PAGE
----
The United States military says it will continue to deploy warships in the Persian Gulf, after Iran warned a U.S. aircraft carrier not to return to the region.
"The deployment of U.S. military assets in the Persian Gulf region will continue as it has for decades," Pentagon spokesman George Little said in a statement.
U.S. Navy officer Bill Speaks said in an email to reporters on Tuesday that the U.S. is committed to ensuring the safe flow of maritime traffic in waterways critical to global commerce.
Iran has threatened to respond to Western sanctions over its controversial nuclear program by closing the Strait of Hormuz, a key export route for oil-producing countries of the Persian Gulf.
Earlier Tuesday, Iranian army chief Ataollah Salehi warned a U.S. carrier that was previously in the Persian Gulf to stay away. He said Iran is ready to respond to what it perceives as a "threat."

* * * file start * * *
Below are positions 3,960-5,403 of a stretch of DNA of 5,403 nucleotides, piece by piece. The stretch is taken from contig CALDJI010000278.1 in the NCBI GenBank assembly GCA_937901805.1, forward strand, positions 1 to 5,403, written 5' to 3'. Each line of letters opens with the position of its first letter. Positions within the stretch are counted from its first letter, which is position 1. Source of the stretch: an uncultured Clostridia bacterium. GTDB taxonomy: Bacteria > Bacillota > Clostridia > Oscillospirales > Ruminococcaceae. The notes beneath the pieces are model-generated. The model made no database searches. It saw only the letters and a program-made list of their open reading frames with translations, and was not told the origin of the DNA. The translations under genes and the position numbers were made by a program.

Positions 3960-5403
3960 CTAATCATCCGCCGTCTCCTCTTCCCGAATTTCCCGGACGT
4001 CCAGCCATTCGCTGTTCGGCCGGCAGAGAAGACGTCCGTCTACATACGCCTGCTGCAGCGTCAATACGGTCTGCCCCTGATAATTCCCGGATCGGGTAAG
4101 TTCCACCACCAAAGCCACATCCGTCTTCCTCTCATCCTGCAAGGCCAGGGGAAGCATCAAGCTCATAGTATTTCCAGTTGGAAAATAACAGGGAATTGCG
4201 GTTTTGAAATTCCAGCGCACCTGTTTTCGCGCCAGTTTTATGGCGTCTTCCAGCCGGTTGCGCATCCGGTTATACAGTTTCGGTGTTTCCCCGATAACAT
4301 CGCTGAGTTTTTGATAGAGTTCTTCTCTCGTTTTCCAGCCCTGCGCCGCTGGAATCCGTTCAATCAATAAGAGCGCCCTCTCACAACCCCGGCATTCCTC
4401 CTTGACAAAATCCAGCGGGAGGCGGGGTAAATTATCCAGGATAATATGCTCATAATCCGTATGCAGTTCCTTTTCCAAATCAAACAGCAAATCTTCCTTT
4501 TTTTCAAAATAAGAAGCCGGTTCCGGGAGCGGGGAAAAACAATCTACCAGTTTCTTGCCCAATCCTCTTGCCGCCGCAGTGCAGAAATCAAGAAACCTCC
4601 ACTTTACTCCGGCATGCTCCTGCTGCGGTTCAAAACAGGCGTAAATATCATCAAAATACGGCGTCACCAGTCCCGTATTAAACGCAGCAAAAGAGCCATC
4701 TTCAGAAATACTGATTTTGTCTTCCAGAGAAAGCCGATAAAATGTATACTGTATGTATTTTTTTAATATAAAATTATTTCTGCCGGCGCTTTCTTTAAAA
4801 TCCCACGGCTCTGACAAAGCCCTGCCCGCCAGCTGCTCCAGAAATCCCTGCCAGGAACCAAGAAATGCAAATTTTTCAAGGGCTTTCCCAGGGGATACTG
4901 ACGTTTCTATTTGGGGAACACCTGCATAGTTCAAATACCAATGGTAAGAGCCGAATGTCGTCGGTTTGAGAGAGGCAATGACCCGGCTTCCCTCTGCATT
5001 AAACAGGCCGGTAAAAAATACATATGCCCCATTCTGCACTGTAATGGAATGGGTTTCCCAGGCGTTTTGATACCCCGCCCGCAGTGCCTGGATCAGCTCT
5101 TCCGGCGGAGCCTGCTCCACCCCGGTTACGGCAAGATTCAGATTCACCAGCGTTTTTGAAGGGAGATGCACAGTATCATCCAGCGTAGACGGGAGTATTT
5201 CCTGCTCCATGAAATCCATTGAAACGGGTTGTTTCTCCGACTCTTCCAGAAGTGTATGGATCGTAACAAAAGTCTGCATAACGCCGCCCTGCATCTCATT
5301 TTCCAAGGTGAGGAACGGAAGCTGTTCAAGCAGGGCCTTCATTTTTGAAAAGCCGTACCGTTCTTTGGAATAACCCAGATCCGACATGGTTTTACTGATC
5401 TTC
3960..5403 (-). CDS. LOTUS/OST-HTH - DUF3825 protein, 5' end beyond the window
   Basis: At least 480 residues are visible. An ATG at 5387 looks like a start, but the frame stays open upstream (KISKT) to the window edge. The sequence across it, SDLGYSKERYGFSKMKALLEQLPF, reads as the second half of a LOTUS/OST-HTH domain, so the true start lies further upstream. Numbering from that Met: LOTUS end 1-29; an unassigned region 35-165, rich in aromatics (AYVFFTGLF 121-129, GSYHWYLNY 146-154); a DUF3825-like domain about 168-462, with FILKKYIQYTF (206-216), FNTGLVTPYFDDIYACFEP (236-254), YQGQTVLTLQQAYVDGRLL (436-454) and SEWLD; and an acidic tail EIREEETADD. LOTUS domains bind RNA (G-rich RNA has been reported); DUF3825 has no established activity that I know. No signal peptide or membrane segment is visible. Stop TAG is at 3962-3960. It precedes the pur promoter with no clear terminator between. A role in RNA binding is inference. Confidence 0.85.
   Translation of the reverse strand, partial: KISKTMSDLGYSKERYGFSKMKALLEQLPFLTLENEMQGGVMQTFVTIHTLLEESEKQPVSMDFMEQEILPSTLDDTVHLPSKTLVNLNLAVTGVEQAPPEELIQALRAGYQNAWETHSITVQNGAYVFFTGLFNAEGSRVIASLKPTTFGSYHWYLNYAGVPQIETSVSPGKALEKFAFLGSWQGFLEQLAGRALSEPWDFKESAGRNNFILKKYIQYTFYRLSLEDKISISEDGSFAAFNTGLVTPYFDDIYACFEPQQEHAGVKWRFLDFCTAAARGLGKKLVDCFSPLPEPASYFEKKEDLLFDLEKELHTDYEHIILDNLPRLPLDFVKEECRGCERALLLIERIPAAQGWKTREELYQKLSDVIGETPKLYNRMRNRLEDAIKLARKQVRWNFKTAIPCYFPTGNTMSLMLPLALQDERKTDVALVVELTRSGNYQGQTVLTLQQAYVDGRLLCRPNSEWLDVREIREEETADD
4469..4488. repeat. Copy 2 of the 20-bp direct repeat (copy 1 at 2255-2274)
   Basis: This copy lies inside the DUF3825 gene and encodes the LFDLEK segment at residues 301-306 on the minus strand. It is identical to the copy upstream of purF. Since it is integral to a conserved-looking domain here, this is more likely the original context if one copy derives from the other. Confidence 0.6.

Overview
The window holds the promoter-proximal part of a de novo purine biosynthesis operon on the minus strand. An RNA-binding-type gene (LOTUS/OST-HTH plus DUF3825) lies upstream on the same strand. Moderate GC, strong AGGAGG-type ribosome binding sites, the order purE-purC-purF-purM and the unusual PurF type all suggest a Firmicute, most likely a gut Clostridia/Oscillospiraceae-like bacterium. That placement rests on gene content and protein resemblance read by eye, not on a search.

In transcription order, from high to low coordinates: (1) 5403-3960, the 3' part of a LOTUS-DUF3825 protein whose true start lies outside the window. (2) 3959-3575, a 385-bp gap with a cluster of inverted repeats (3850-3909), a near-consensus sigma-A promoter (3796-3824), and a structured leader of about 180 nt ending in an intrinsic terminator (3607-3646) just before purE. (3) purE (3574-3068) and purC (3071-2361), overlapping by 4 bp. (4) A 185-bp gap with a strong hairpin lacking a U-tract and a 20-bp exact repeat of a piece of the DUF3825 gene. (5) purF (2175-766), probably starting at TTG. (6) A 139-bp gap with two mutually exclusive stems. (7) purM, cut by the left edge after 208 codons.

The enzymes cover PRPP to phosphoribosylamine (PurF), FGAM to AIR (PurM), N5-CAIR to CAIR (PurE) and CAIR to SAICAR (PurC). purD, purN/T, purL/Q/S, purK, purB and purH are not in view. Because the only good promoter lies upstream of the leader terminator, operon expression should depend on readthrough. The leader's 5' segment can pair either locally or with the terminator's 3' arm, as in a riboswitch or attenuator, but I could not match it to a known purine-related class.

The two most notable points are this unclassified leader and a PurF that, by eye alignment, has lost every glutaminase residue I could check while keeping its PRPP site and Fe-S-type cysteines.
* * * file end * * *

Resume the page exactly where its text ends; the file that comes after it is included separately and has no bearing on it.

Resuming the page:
The U.S. Navy said last week the USS John C. Stennis left the Gulf through the Strait of Hormuz in a pre-planned, routine operation.
France on Tuesday called for stronger sanctions against Iran, including freezing the assets of its central bank.
That follows action by the U.S., which imposed new sanctions targeting financial institutions that deal with Iran's central bank. The step could affect Iran's ability to sell oil on international markets.
Iran's currency slumped to a record low against the U.S. dollar on Monday, two days after U.S. President Barack Obama signed the sanctions into law.
The step is part of a push to hamper Iran's ability to finance its nuclear and missile programs.
The U.S. and its Western allies say Iran is secretly trying to develop nuclear weapons under the guise of its civilian nuclear program. Iran says its nuclear intentions are peaceful.
Some information for this report was provided by Reuters.